I’ve got admit, this situation is wearing me down.
I’m sure that the vast majority of you are aware of my history with Saabs United as its former owner, editor, gopher and whatever. SU remains the most active Saab enthusiast weblog on the net.
Through the sale of Saab by GM back in 2009/10, I was able to use Saabs United as a channel to convey very accurate and timely news as to what was happening with the sale situation. It was a trusted receptacle of information about Saab because the various sources confiding in me knew that my heart was 200% behind the company.
My motivation was to make sure that the world knew that Saab was a viable company – which I still wholeheartedly believe it is today. Back then, if GM were going to make a decision about shutting Saab, I was determined that they weren’t going to be allowed to do it quietly, without full disclosure about the situation (or as full a disclosure as I could provide).
I was proud of the fact that Saabs United maintained a very-near-to-100% accuracy record and became a reference point for Saab employees, enthusiasts and even the professional media. We even had one newspaper reporter in Sweden who used to troll through SU comments to dig up subjects for his ‘opinion’ pieces. What a laugh.
When I took this job at Saab, there were a number of people who warned me that my freedoms would be curtailed and that I would find it hard to cope with, given my previous independence and willingness to tell the story. I accepted this, exhausted as I was from the relentless workload that I had to balance with the blog, my full time job and family commitments.
Putting the news element to one side, I also accepted this because I wanted to take my own personal mission beyond the provision of news, which dominated my blogging life for nearly two years. From a product perspective, I was tired of arguing with armchair quarterbacks about what was involved in developing Saabs from the outside. I wanted a chance to show them first hand, from the inside, what went into the vehicle development, manufacturing and marketing processes from the Saab perspective.
Personally speaking, the problem for me now is that I’ve shed the full-time job and have plenty of time to do this blogging thing right, but it’s all about the business right now, and I’m tied by the company’s need to maintain radio silence unless there’s something concrete to talk about.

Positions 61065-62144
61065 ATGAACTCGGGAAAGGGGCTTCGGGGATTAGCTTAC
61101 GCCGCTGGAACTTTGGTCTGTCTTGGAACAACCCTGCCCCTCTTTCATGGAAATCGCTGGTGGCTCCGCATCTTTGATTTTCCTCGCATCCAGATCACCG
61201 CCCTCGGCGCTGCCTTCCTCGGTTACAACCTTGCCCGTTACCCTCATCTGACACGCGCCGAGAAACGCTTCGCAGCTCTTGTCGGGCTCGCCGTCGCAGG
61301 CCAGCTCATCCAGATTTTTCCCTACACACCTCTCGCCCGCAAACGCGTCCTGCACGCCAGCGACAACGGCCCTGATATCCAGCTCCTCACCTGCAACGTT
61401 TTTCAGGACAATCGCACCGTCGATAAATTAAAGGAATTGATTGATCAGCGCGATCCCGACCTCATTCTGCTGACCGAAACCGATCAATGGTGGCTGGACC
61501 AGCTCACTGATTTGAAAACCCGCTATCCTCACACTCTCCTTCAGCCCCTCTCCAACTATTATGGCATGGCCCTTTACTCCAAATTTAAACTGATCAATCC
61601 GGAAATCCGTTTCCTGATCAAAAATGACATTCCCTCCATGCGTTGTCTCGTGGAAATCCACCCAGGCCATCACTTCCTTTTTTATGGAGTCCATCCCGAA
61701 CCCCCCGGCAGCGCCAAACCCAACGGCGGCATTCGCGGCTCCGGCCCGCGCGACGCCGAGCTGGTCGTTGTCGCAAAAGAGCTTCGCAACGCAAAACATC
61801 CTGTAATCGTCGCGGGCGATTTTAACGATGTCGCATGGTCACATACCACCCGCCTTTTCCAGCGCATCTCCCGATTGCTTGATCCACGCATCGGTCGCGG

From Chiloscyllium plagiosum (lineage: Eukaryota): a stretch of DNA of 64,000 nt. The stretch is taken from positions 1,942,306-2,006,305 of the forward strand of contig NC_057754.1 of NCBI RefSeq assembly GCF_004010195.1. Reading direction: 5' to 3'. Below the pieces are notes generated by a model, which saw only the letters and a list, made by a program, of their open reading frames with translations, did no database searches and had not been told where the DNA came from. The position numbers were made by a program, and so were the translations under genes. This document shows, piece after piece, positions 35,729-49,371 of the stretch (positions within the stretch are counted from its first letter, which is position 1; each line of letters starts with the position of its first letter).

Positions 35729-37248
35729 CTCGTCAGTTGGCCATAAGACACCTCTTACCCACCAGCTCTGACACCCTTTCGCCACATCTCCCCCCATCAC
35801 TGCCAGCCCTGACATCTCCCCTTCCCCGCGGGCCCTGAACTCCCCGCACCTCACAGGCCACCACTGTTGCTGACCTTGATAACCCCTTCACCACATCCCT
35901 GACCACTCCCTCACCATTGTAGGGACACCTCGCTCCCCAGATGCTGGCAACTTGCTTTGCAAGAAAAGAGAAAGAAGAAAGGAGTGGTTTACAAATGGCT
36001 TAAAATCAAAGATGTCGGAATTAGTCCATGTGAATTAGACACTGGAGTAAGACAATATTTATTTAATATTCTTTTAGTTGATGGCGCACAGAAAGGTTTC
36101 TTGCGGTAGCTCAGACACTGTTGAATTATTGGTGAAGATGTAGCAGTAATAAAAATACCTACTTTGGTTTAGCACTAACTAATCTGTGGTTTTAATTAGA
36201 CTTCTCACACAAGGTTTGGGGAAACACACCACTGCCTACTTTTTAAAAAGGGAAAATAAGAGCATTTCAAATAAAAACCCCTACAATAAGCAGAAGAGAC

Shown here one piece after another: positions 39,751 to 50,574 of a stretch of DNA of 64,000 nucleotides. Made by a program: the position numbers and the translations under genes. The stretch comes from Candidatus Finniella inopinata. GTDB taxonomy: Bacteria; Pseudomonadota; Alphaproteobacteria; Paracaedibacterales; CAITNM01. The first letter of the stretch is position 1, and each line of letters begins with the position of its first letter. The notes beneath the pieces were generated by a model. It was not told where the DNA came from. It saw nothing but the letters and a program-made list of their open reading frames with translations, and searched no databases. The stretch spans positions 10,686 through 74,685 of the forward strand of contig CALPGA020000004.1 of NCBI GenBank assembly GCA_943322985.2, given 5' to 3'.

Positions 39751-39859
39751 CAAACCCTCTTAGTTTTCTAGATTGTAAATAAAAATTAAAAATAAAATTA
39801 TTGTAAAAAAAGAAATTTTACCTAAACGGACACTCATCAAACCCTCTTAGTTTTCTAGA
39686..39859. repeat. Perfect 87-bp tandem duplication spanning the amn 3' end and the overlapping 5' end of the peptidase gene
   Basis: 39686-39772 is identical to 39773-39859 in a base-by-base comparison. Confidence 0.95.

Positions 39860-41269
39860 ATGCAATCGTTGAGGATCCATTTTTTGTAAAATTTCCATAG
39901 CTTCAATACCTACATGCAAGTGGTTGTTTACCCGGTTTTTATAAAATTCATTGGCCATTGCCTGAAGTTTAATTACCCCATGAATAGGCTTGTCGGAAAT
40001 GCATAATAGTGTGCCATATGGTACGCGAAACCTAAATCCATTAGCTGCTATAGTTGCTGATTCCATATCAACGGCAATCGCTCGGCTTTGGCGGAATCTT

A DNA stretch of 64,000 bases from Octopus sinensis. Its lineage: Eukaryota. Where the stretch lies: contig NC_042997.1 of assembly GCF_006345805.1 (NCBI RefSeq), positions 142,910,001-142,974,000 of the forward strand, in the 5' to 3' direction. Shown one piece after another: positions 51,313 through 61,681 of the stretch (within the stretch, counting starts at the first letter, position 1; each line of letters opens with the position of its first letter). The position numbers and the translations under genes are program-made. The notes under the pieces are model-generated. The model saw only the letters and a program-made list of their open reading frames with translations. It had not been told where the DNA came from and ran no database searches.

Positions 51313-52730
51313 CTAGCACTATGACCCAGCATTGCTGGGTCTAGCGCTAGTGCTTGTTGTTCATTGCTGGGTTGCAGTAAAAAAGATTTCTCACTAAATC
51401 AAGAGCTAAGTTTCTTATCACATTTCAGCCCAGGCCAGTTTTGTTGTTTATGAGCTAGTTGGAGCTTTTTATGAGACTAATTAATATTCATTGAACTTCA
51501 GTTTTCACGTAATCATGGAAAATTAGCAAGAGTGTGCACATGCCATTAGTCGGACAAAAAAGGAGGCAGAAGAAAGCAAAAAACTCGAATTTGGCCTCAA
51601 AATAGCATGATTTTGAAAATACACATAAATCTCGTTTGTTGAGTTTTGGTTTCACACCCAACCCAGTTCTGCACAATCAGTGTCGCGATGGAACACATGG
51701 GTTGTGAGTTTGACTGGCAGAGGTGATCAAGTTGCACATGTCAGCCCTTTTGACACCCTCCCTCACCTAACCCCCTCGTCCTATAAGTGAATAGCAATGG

I’m a toothless tiger.
You can call this post an exercise in catharsis if you like.
It’s extremely frustrating to an old Saab warrior like me to not be able to rush full speed into the breech as I used to, especially seeing I’ve still got the energy and passion to do so.
It’s extremely frustrating to me that I no longer have the information that I used to, that I can’t better inform people as to what’s really going on here.
It’s extremely frustrating to me that I can’t develop the website that Saab employed me to build because I can’t fulfil the promise that my previous record offered. I still have all the tools to do so. What I don’t have is the material to work with on a regular enough basis.
It’s extremely frustrating to me that I can’t bring my friends, the many Saab enthusiasts I’ve met over the years, closer to this company, which is what this whole exercise was intended to do.
It’s extremely frustrating to me that I can’t fight back when I see various automotive columnists writing this company off in exercises that resemble the provision of entertainment rather than addressing the real questions of what this company can do, and whether the automotive sector is better off with or without this company.
It’s beyond frustrating to me that I can’t help you all sort through the bullshit.
Before any of you accuse me of getting big-headed here, I do not profess to be any sort of information saviour, nor do I think that the provision of information can solve this company’s current issues – people with resources are the only ones who can do that. I do think, however, that the provision of accurate information can help people to better understand and accept certain circumstances, and thereby remain loyal to and interested in the company.
I’m still here and I’ll remain here because I believe in the potential of Inside Saab. I believe in Saab Automobile, and the Saab Spirit that people outside this circle simply do not understand. This role is something I dreamed of doing years ago when I first started Trollhattan Saab (the predecessor to Saabs United). I truly believe that this type of exercise has positive benefits to offer a car company, and that a running and functional Saab would be incredibly well positioned to make maximum use of it.
I just wish I had the licence and the access to do a better job for the readers out there because you’ve supported this company in a superhuman way and you deserve it.
Have a good weekend. Here’s to getting all this stuff sorted so that we can one day run this place like a normal car company. There’s so much on offer here.